Maryna holds the BA, LLB, LLM degrees and is a Director at the Cape Town branch of STBB. She is an admitted Attorney, Notary Public, Conveyancer and Insolvency Practitioner with many years of experience in the fields of property law, conveyancing and the laws relating to corporate compliance (especially in respect of the FICA and POPIA laws). Up until 2018 she was also head of the firm’s national marketing portfolio. She is a seasoned public speaker and presenter, both in person and online. She prepares text for the majority of STBB’s internal and external publications and is editor and co-writer for two pivotal publications in the South African real estate industry – the ABC of Conveyancing (JUTA) and Delport’s South African Property Law and Practice (JUTA).

Property Law Update | Issue 10 – 2022


The Body Corporate of Brushwood Sectional Title Scheme vs Whitfields Property Management (Pty) Ltd (17078/2021) [2022] ZAGPJHC 358 (26 May 2022)

It is not often that a matter is reported dealing with the termination of a managing agent appointment. The circumstances giving rise to the breakdown herein aside, the Court highlighted that one must remember that the relationship between a body corporate and managing agent is one of agency and mandate. Under our common law, a mandate is in general terminable at the will of the principal and it would be against public policy to coerce a principal into retaining an agent when he no longer wishes to have him as such. Apart from this, the judgment is instructive as it highlights the powers of trustees to pass a resolution to terminate a contract with a managing agent in circumstances where the trustee appointments were not finalised at the schemes’ previous AGM.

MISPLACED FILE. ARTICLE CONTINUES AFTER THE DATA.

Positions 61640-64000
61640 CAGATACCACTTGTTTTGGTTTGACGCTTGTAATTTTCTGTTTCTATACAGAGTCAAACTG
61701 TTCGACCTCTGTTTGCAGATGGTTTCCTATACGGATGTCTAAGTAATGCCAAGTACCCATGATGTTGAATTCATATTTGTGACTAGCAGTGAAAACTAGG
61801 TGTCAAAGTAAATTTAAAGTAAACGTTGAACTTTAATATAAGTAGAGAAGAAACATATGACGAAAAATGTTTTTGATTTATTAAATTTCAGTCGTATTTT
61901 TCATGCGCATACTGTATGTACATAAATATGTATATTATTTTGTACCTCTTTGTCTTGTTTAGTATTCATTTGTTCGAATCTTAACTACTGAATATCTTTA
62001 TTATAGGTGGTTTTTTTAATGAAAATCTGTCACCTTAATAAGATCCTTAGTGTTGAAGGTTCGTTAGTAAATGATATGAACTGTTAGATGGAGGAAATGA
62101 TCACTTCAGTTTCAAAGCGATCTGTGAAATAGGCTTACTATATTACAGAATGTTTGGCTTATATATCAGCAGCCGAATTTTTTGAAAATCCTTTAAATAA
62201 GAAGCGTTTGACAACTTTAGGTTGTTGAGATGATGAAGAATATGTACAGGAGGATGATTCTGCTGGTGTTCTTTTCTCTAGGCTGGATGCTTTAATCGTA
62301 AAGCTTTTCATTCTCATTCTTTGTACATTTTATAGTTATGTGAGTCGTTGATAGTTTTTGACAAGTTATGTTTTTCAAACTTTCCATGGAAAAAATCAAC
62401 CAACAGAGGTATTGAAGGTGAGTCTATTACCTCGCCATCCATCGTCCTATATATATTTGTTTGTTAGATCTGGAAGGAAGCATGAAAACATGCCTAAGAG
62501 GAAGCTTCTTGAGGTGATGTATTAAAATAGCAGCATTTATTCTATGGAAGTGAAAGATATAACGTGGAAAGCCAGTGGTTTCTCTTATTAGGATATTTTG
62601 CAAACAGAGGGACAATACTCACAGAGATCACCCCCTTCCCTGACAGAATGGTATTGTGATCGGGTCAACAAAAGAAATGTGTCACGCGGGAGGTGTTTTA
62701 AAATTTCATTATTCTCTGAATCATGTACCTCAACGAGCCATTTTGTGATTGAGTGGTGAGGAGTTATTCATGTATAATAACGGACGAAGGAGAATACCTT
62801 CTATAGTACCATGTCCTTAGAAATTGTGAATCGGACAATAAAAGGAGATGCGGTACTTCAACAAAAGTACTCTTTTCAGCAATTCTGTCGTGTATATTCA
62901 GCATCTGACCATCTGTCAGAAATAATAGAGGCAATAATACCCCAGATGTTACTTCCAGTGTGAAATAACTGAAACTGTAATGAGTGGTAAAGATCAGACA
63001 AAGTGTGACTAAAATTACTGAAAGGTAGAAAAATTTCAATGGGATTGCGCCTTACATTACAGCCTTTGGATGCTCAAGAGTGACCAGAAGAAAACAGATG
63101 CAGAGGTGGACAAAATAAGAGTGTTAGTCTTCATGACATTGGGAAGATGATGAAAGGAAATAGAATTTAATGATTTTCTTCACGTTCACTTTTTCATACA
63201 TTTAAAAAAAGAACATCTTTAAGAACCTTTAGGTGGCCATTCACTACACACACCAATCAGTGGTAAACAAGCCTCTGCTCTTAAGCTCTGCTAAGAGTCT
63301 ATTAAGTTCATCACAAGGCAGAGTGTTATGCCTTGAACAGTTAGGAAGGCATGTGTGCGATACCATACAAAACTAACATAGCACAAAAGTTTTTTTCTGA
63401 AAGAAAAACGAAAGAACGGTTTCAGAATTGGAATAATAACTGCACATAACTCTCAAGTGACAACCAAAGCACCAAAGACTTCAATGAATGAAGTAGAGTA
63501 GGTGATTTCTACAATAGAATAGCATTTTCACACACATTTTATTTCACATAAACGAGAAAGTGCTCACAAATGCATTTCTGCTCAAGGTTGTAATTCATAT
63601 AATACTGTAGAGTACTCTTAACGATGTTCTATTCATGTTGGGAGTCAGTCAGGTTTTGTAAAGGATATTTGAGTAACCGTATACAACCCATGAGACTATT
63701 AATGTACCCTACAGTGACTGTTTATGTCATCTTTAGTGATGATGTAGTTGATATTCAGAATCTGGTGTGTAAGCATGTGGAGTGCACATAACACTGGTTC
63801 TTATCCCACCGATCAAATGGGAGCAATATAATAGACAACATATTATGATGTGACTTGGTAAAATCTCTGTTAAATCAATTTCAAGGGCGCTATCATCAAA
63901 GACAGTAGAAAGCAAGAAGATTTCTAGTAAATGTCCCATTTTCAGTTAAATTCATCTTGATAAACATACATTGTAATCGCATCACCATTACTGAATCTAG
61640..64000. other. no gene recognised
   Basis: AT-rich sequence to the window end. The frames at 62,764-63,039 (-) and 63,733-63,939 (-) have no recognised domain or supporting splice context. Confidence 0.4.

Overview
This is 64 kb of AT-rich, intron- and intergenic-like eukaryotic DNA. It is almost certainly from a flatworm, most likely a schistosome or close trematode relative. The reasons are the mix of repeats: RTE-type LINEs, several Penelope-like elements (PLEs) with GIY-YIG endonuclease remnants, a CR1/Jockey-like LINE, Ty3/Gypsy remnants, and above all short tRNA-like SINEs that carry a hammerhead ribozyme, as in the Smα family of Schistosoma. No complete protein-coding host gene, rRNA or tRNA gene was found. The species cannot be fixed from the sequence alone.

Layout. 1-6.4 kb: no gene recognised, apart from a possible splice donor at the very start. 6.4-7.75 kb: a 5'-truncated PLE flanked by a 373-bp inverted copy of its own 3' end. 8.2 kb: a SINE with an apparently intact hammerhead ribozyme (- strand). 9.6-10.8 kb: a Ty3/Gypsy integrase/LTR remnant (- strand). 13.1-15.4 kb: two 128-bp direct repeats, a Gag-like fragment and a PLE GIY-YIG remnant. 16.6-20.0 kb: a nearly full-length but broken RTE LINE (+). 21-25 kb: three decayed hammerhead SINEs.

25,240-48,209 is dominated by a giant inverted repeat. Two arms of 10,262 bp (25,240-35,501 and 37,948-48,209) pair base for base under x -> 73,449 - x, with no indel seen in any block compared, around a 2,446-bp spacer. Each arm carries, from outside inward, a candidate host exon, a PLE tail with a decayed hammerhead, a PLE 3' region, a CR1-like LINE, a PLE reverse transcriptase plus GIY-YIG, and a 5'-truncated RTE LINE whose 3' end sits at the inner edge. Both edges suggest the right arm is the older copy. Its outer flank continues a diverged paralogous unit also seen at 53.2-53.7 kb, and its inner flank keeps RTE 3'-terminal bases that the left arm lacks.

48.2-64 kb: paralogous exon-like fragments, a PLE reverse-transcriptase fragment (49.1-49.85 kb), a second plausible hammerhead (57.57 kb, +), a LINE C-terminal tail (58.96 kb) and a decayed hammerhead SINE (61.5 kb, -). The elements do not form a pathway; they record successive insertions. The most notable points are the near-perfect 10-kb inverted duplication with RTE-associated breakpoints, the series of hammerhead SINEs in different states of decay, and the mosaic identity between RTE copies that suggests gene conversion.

The Judgment
Summary of the Judgment


The Body Corporate of the Sorronto Sectional Title Scheme, Parow v Koordom and Another (5439/2021) [2022] ZAWCHC 99 (26 May 2022)

This matter deals with a body corporate’s successful action to hold an owner responsible for certain costs it had to expend to gain access to a unit to perform a leak inspection. The owner refused, up until the steps of the court, as he argued that he had on a previous occasion granted such access. However, with a recurring leak in a neighbouring unit, the body corporate needed to investigate the matter further so as to maintain the scheme, as prescribed by law. The recalcitrant behaviour had come back to bite, costing the owner.

The Judgment
Summary of the Judgment

For the best legal advice and personalised service, let's talk
Subscribe to our monthly newsletters, subscribe